Not so long ago, Jimmy would have made his way from the cafeteria to his seat in my classroom while chatting with his friends, as most of my teenage students do. Back then, he was regarded as a pleasant, personable young man liked by his teachers and classmates; a highly intelligent and responsible individual with spiky hair and a penchant for punk music.
But on this particular Monday, Jimmy's behaviour is quite different. He ambles over to his desk, puts his head on the table and barely moves for the next 10 minutes. He begins to whisper to another student. He does it twice, so I ask him to move to another seat, at which he smiles and in a sleepy tone responds: "Aw, Mr Robey, you used to be cool."
What happened to Jimmy? Well, he was diagnosed with depression. His parents divorced three years ago, which led to animosity and little contact with his father. On that Monday afternoon, Jimmy had been taking antidepressant medication for more than a year, but lately it had been less effective. He had missed school several times, and the previous Friday his mother had informed teachers that he had switched to a different medication. She had asked us to be alert to changes in mood or behaviour.
Depression is defined as a persistent lowered mood lasting two weeks or more. According to Harvard Medical School, as many as 8 per cent of adolescents suffer from depression in the US, with teenage girls two to three times more likely to experience it than boys. In the UK, the Mental Health Foundation says that around 10 per cent of children suffer from depression.
It is not surprising that teenagers are such a high-risk group, considering their rapid development, changing hormone levels, social, academic and parental pressures, as well as anxiety about the future. But help for these students is difficult to find. The attitude persists among many in society that depression is a weakness that can be willed away, rather than a medical condition. And when the parents of an afflicted student have this viewpoint, finding help at home can be almost impossible.
So, it often falls on teachers to intervene, but what can we do to help? Many characteristics of depression - such as low energy, weight changes and feelings of guilt and despair - can result from a variety of other causes, so correlating them with depression can be difficult. To add to the problem, many teachers have little or no training in identifying signs of mental disorders.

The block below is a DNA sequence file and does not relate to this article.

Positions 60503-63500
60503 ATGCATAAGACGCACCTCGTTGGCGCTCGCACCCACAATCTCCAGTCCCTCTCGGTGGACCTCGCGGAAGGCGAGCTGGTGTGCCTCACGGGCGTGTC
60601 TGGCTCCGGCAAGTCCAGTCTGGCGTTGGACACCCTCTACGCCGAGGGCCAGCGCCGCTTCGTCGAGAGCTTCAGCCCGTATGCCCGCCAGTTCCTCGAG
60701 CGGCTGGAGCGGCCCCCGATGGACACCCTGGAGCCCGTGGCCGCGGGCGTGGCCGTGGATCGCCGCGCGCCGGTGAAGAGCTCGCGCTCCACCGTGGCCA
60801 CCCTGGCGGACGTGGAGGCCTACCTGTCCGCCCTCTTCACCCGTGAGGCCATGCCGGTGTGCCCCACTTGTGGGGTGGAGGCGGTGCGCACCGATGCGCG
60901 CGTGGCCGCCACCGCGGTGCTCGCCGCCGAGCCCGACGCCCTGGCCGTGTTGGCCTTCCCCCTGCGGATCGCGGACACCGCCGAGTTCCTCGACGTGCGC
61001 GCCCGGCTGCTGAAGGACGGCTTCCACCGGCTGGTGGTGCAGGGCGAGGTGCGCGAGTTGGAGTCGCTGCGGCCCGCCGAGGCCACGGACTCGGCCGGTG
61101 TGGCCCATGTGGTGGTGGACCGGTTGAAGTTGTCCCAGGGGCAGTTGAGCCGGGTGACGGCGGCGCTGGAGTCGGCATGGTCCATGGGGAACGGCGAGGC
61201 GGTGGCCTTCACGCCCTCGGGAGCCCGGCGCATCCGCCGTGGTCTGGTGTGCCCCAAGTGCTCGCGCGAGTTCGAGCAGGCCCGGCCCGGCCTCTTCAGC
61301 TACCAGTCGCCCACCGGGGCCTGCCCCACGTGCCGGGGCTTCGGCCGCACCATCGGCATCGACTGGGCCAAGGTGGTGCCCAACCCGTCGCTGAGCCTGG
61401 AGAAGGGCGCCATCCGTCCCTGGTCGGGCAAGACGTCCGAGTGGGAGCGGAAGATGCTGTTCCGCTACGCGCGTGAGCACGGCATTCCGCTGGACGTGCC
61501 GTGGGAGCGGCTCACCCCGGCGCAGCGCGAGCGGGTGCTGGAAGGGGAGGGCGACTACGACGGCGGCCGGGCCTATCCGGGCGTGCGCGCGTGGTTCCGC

But although we are not qualified to diagnose depression or anxiety disorders in a student, we can look for signs. Indeed, in some cases we are best placed to spot them.
The most important thing for us to look out for is major changes in students. If a student has always been quiet, hyperactive, short tempered, mischievous or disinterested, this may just be their natural temperament. If the behaviour of a student changes temporarily, this might be down to a bad couple of days in his or her life. However, if you observe longer-lasting negative changes in mood, energy levels, interest, attention span, weight or school attendance, these should be documented and shared with the appropriate school social worker, health carer and administrative department.
But teachers need help. Depression jeopardises the learning, health, relationships and well-being of students and can, in extreme cases, lead to the risk of suicide. Therefore, training in the signs of depression should be a school matter and should be required of everyone who works with children. Until that happens, however, we need more immediate assistance.
Help comes from the American Psychiatric Association's Diagnostic Statistical Manual of Mental Disorders. It states that a person must exhibit five or more of the following symptoms over a minimum two-week period to meet the criteria for clinical depression:
- Depressed mood most of the day, nearly every day.
- Loss of interest or pleasure in most activities.
- Significant weight loss or gain; changes in appetite.
- Sleeping too much or too little nearly every day.
- Feeling agitated; slowed thinking or movement that others can see.
- Fatigue or low energy nearly every day.
- Feelings of worthlessness or inappropriate guilt.
- Loss of concentration or difficulty making decisions.
- Frequent thoughts of death or suicide.
If you do notice these signs, report them to whoever is responsible for student welfare at your school. We are not psychologists and the responsibility for treatment should not be on teachers, but spotting a problem early is critical.
I know this more than most. We noticed the initial changes in Jimmy, and he sought help. When the same symptoms cropped up again that Monday, we reported it once more. In the months following, he improved with treatment and has since been doing much better. When I crossed paths with him in town recently, he was friendly and upbeat.
Jimmy was one of the lucky ones. When children's problems are not spotted, and help and support is not offered, the outcomes can be unhappy - and sometimes tragic.
Seth Robey is a science teacher from Oak Park, Illinois, US
If you have any concerns about a child, advice is available from a range of charities, including Young Minds. Find out more at www.youngminds.org.uk
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